This edition brings together some of Ephron’s most famous writing on a generation of women (and men) who helped shape the way we live now, and on events ranging from the Watergate scandal to the Pillsbury Bake-Off. In these sharp, hilariously entertaining, and vividly observed pieces, Ephron illuminates an era with wicked honesty and insight. From the famous “A Few Words About Breasts” to important pieces on her time working for the New York Post and Gourmet Magazine, these essays show Ephron at her very best.
|Publisher:||Knopf Doubleday Publishing Group|
|Product dimensions:||5.86(w) x 7.46(h) x 0.96(d)|
About the Author
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Excerpted from A Few Words About Breasts
I have to begin with a few words about androgyny. In grammar school, in the fifth and sixth grades, we were all tyrannized by a rigid set of rules that supposedly determined whether we were boys or girls. The episode in Huckleberry Finn where Huck is disguised as a girl and gives himself away by the way he threads a needle and catches a ball—that kind of thing. We learned that the way you sat, crossed your legs, held a cigarette, and looked at your nails—the way you did these things instinctively was absolute proof of your sex. Now obviously most children did not take this literally, but I did. I thought that just one slip, just one incorrect cross of my legs or flick of an imaginary cigarette ash would turn me from whatever I was into the other thing; that would be all it took, really. Even though I was outwardly a girl and had many of the trappings generally associated with girldom— girl’s name, for example, and dresses, my own telephone, an autograph book—I spent the early years of my adolescence absolutely certain that I might at any point gum it up. I did not feel at all like a girl. I was boyish. I was athletic, ambitious, outspoken, competitive, noisy, rambunctious. I had scabs on my knees and my socks slid into my loafers and I could throw a football. I wanted desperately not to be that way, not to be a mixture of both things, but instead just one, a girl, a definite indisputable girl. As soft and as pink as a nursery. And nothing would do that for me, I felt, but breasts.
I was about six months younger than everyone else in my class, and so for about six months after it began, for six months after my friends had begun to develop (that was the word we used, develop), I was not particularly worried. I would sit in the bathtub and look down at my breasts and know that any day now, any second now, they would start growing like everyone else’s. They didn’t. “I want to buy a bra,” I said to my mother one night. “What for?” she said. My mother was really hateful about bras, and by the time my third sister had gotten to the point where she was ready to want one, my mother had worked the whole business into a comedy routine. “Why not use a Band-Aid instead?” she would say. It was a source of great pride to my mother that she had never even had to wear a brassiere until she had her fourth child, and then only because her gynecologist made her. It was incomprehensible to me that anyone could ever be proud of something like that. It was the 1950s, for God’s sake. Jane Russell. Cashmere sweaters. Couldn’t my mother see that? “I am too old to wear an undershirt.” Screaming. Weeping. Shouting. “Then don’t wear an undershirt,” said my mother. “But I want to buy a bra.” “What for?”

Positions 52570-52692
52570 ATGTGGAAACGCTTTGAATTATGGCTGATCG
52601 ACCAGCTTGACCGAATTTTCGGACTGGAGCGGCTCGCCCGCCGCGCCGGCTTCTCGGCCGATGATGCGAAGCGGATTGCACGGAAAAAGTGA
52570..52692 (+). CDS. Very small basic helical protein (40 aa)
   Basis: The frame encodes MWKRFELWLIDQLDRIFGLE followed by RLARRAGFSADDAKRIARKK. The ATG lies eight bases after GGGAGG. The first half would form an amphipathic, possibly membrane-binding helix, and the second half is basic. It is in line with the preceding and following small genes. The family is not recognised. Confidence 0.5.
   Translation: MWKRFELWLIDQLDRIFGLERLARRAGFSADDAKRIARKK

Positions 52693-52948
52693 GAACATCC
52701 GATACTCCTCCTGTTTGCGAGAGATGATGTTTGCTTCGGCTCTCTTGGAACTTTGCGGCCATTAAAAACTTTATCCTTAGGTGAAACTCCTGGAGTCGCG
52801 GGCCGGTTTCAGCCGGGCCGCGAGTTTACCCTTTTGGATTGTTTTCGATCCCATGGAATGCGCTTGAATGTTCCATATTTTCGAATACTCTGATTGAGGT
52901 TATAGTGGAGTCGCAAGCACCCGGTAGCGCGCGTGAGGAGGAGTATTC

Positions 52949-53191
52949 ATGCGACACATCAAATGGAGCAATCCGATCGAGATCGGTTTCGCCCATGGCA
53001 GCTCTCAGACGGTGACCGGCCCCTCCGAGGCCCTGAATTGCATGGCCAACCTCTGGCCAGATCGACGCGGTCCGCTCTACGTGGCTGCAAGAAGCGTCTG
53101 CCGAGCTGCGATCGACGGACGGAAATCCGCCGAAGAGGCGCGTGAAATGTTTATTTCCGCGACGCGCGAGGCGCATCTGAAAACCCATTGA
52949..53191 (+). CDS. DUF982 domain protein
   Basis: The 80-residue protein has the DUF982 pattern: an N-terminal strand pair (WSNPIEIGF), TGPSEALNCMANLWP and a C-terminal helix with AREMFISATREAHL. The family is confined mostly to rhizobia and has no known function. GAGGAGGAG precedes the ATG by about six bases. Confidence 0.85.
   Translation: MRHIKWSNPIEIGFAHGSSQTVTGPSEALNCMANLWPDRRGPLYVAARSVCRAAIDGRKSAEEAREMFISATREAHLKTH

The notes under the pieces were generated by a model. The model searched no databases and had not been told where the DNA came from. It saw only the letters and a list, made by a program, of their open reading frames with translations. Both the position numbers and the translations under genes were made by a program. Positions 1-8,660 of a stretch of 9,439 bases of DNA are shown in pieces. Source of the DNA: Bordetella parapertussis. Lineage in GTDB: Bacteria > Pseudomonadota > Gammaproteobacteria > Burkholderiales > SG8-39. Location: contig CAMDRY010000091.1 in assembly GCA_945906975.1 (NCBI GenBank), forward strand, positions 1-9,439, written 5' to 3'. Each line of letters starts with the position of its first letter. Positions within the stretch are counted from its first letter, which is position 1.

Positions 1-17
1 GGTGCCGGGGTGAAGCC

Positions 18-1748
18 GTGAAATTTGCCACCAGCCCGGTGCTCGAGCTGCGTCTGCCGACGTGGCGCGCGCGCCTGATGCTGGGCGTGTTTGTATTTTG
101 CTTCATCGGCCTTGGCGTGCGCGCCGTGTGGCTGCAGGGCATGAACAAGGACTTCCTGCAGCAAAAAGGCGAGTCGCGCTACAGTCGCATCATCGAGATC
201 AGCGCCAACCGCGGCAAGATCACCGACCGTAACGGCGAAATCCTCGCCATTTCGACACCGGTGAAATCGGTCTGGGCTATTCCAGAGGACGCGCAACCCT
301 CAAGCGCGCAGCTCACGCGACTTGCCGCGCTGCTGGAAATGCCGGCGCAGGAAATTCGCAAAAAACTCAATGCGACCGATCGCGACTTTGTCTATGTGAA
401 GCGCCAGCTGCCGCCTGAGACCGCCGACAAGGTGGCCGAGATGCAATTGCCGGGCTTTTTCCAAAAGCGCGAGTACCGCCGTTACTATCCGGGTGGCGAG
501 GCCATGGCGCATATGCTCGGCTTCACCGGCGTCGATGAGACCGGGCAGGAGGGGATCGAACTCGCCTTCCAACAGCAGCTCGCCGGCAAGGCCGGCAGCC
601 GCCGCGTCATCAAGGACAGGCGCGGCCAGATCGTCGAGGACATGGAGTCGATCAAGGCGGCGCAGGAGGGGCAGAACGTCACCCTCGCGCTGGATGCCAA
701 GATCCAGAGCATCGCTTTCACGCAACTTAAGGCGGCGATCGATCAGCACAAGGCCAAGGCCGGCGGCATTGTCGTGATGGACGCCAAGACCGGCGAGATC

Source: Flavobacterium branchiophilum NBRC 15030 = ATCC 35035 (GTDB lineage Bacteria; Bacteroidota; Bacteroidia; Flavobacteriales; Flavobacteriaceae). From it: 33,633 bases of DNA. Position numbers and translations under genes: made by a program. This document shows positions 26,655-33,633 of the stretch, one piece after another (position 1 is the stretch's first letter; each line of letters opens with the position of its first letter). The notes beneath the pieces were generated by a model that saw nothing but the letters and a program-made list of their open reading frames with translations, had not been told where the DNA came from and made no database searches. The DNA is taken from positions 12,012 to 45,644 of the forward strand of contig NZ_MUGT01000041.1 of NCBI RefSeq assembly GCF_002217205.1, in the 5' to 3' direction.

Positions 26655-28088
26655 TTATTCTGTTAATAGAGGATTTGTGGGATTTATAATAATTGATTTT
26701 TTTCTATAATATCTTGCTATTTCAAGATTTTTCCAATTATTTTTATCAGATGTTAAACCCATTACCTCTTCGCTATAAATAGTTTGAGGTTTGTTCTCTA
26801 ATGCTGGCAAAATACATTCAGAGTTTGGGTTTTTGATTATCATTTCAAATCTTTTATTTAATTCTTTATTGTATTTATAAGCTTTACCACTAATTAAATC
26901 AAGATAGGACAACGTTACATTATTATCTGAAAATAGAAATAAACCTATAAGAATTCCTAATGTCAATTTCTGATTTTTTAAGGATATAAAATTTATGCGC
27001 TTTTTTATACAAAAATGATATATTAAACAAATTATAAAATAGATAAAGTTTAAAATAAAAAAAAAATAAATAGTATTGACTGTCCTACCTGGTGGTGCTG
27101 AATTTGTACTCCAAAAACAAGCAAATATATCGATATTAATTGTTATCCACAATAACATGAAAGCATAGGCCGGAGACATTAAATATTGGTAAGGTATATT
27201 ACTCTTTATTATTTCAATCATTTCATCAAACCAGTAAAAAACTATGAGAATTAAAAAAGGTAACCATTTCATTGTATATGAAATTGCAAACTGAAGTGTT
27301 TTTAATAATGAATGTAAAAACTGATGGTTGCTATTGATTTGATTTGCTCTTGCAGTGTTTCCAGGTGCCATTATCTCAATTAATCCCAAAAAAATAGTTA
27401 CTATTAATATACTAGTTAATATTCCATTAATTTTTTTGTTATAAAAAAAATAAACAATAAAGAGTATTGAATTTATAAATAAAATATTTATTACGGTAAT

I suppose that for most girls, breasts, brassieres, that entire thing, has more trauma, more to do with the coming of adolescence, with becoming a woman, than anything else. Certainly more than getting your period, although that, too, was traumatic, symbolic. But you could see breasts; they were there; they were visible. Whereas a girl could claim to have her period for months before she actually got it and nobody would ever know the difference. Which is exactly what I did. All you had to do was make a great fuss over having enough nickels for the Kotex machine and walk around clutching your stomach and moaning for three to five days a month about The Curse and you could convince anybody. There is a school of thought somewhere in the women’s lib / women’s mag / gynecology establishment that claims that menstrual cramps are purely psychological, and I lean toward it. Not that I didn’t have them finally. Agonizing cramps, heating-pad cramps, go-down-to-the-school-nurse-and-lie-on-the-cot cramps. But, unlike any pain I had ever suffered, I adored the pain of cramps, welcomed it, wallowed in it, bragged about it. “I can’t go. I have cramps.” “I can’t do that. I have cramps.” And most of all, gigglingly, blushingly: “I can’t swim. I have cramps.” Nobody ever used the hard-core word. Menstruation. God, what an awful word. Never that. “I have cramps.”